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interest between the two peoples; it had taken the character of a war of family against family. The house of Hapsburg again wrestled body to body against the house of Bourbon. The ardour of William III animated the coalition, and one of the articles of the treaty assured the Spanish monarchy to the emperor and to his posterity, to the exclusion of the house of France.* This war lasted nine years, and ended with the peace of Ryswick, in 1697. It marked the period when the ascendant movement of French prosperity was arrested.

However, the league of 1689 was now dissolved, and Louis XIV resumed his old projects of partition of the Spanish monarchy; but he no longer found as favourable dispositions as in 1668. It was no longer possible to come to an understanding with the emperor; Louis XIV came to an understanding with Holland and England. The prince of Bavaria was to have the royalty of the Peninsula, the Low Countries, and the Indies; the dauphin of France, the kingdoms of Naples and Sicily, with the ports of Tuscany, the marquisate of Final, and Guipuscoa; the Milanese was offered to the archduke Charles. This treaty is of the 11th October, 1698.†

The electoral prince of Bavaria dying in 1699, a new treaty of partition was necessary. The same powers which had made that of 1698, concluded that of the 25th March, 1700, which went nearer to satisfy all the interests, since the houses of Austria and France remained henceforth alone in presence, to dispute the principal lots of the inheritance. The archduke Charles was substituted for the prince of Bavaria; and France was to have in addition to her first share, Lorraine and Bar, in exchange for which the house of Lorraine would have had the duchy of Milan.

The house of Hapsburg was thus to form a second Spanish branch, and the equilibrium of Europe rested

* See Dumont, loc. cit. tom. vii. part 2, p. 230.

† See Dumont, loc. cit. tom. vii. part 2; and the Mémoires of Lamberty, tom. i. p. 12.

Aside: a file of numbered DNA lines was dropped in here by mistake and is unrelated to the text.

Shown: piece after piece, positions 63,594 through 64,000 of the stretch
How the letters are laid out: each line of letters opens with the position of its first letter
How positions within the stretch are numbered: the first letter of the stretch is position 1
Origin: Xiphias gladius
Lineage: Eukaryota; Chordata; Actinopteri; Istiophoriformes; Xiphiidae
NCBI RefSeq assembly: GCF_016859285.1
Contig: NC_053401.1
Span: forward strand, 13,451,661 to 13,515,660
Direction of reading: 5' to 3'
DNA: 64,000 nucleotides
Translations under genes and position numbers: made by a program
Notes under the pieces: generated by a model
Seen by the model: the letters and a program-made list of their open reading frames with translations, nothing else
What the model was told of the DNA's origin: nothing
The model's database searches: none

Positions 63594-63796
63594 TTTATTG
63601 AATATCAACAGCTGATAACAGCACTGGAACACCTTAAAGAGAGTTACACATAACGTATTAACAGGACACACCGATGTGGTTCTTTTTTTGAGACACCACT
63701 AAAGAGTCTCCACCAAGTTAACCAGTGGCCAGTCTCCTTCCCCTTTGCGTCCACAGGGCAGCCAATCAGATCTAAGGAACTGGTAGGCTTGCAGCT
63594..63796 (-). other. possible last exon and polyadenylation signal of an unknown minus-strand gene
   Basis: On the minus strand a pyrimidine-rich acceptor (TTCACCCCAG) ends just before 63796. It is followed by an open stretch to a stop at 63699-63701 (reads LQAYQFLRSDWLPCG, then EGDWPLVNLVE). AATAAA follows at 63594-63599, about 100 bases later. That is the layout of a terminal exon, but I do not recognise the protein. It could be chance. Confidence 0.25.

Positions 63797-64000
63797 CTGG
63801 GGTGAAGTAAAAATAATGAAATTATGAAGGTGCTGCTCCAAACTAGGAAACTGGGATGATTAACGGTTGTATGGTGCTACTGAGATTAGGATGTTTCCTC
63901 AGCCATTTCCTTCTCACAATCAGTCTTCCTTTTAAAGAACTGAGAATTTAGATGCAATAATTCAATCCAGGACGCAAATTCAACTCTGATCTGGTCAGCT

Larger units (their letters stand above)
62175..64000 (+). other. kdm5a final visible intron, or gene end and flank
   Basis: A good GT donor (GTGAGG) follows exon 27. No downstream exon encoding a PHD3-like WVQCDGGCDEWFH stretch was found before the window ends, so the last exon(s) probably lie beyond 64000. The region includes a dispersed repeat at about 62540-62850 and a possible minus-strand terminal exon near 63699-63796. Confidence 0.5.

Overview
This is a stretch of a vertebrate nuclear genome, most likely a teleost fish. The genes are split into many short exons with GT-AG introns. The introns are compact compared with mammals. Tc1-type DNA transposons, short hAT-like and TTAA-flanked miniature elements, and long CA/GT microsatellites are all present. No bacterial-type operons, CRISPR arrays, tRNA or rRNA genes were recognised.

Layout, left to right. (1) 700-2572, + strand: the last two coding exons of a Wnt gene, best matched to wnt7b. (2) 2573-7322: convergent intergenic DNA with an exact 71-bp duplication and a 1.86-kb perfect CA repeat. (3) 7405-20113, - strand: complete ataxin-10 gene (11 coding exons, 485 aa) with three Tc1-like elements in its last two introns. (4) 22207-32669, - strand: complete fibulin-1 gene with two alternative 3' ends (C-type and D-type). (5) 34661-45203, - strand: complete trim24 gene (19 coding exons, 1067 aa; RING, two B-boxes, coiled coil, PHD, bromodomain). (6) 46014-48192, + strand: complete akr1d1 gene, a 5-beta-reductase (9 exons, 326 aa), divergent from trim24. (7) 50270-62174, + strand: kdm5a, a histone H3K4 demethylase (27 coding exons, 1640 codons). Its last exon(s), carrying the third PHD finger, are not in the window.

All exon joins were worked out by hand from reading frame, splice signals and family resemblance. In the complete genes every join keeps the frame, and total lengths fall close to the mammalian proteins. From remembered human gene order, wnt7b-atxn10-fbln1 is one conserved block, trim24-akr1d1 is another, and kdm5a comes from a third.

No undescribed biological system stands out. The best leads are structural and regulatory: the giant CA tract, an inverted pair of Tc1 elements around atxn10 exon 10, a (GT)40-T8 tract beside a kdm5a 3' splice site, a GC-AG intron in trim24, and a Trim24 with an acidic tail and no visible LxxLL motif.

on the same basis as formerly. The successibility of the house of France to the Spanish crown was not prohibited, but it was said that the sovereignty of Spain and the Indies should never appertain to a prince who should be at the same time emperor or king of the Romans, king of France or dauphin.* This article of the treaty of 1700 is worthy of remark, as explaining admirably well the meaning of the renunciations. The houses are not excluded, but only the sovereigns and heirs presumptive of Austria and France. During this period, from the marriages to the death of Charles II king of Spain, the question passed, as we see, through different phases, and from one extreme to the other. We shall see these vicissitudes reproduced until the moment of the definitive solution. It is not, in fact, at once, that we arrive at the just measure and truth in political affairs, as in the other affairs of mankind. Truth only acquires its predominant force by that slow and painful elaboration which shows in detail the dangers and vices of error. The single interest of France was to convert Spain from a hostile territory to a friendly territory; the single interest of Europe was to avoid the union of the two crowns; but an operation so simple in appearance, became complicated with all the great passions which agitate empires.


The partition of March 25, 1700, excited earnest reclamations. Louis XIV negociated to obtain the approbation of the parties interested. The most dissatisfied were, the emperor, who had received in 1689 the guarantee of the Spanish succession, and the king of Spain, whose states were divided during his lifetime without deigning to consult him. The irritation of Charles II was extreme when he learnt the partition of 1698; it was at its height when he was informed